We want this newsletter to be as inclusive as possible, so let’s go back to the basics. This week, Coach Sage will walk you through four running tips for beginners, and how you can start distance running! The newsletter is for you if you would classify yourself as one of the following*:Someone who wants to get into running for the first time. Someone who is new to running and just started. Someone who considered themselves a runner a long time ago, took a break, and would like to start up again. Or, someone who is trying to turn running into more of a habit!
Tip #1: Start off slowly!
The first piece of advice I tell new runners is to start off very slowly. What I mean by this is that you should probably begin by doing some sort of walk/run combo, where you spend some of the run spent walking and some of the run spent walking. I know some of you may get out there, feel like you have no idea what you’re doing, and overwhelmed with the thought of trying to get into distance running. To that I say: Don’t worry about distance. Don’t worry about how long you can run in a row. The fact you’re putting yourself out there and bettering yourself is incredible! If you can only run for 60 seconds at a time, that’s perfect. Follow that up with 60 seconds of walking. You can repeat this cycle for five or 10 minutes the first day. Over time (several weeks), you’ll notice that your stamina is starting to improve. The next step would to then work up to something like 3 minutes of running, 2 minutes of walking. Feel it out and see what works best for you. Listen to your body! We tell this to all our athletes regardless of how long they’ve been running. Just remember – we’ve all been where you are at one point in our life! Running is a tough and demanding sport, but on the flip side, it’s also very rewarding.
Tip #2: Don’t worry about speed!
This goes hand-in-hand with starting off gradually (point #1), but don’t worry about sprinting during your runs, using a GPS watch to track your pace, etc. The thing that matters is to run with good form while being in control. We’ll discuss form in a little bit, but it’s likely when you first start running that you’re breathing rate is going to spike, your heart rate will skyrocket, and just general discomfort. Understand that it’s a process which will take days, weeks, months of training before you can start increasing the distance and effort level. However, it will get easier if you run with good form, stay consistent, and stay healthy. I promise! There are so many good mental and physical benefits that come from running and being consistent with it.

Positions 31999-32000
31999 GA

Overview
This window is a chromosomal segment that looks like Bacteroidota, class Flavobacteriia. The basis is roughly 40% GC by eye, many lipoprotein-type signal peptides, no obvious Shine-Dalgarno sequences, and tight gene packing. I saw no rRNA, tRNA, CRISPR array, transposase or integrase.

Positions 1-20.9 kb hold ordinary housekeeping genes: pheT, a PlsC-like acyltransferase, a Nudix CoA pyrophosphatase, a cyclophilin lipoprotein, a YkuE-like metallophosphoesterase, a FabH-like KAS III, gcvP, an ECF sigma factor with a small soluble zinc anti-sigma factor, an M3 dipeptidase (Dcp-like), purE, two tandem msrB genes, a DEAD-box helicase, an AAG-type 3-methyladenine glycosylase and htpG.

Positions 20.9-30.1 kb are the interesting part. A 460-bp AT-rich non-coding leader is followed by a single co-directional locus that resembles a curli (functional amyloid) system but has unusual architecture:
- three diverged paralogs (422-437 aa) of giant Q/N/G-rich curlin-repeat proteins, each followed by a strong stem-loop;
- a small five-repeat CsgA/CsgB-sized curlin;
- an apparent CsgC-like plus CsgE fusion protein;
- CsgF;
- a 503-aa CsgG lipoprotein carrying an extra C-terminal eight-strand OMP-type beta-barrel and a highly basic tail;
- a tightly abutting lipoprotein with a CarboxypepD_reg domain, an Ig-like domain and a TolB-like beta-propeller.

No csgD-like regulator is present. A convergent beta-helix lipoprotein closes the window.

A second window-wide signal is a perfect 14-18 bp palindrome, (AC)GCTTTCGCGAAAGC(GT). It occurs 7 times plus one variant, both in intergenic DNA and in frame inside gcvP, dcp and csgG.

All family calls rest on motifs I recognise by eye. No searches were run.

Tip #3: Run with proper form
There is an entire newsletter devoted to this (check out “Your Guide to Good Running Form”) so I’ll try to keep it brief for now. Running forms vary person-to-person, but the primary components are that you should usually be upright with a slight forward lean. You will also want to try to take lighter, quicker steps than to try to overstride (or “bounding” type steps) because those are a lot of impact force. Utilizing quicker, faster, lighter steps means you’re less likely to strain a muscle and hurt yourself.
Tip #4: Stay Healthy!
The final tip I have for you today is to stay healthy! This applies to both when running, as well as in your day-to-day life. When running, again, I want to stress to you that you should start off by building your running time (or mileage) very slowly. Starting off too fast could lead you to get some unnecessary injures or flare-ups. Furthermore, remember to take the majority of your runs slow! I sometimes see runners get really excited about becoming a faster runner (which is great!) but then they often end up doing way too many runs above an easy to moderate effort, which leads to burnout or injury. You don’t want to push everyday so you can give your muscles, tendons, legs, and your back time to adjust and get stronger over time. Running at slower speeds will still help you achieve this.
For life in general, are you getting enough sleep? A minimum of seven hours is what we usually recommend just because your body needs it to recover! How is your diet? While I am not have the *perfect* diet, I do live a plant based lifestyle because it helps me ensure I get plenty of fresh veggies, fruits, and whole foods. Are you drinking enough throughout the day? Sorry, we’re not talking about Coca-Cola or Coffee, but hydrating with water (and maybe even some electrolytes). Hydration is key to not only helping your energies levels throughout the day, but they can also make a huge impact on your running performance.
If you’re looking for a walk-to-run program of some kind, you can download our FREE Couch to 5km Training Plan. All we need is your email, and we’ll immediately send it on over.
*Disclaimer: We’re not medical professionals, so please consult your medical doctor before trying anything new. Information provided on this newsletter is for educational purposes only and does not substitute for professional medical advice.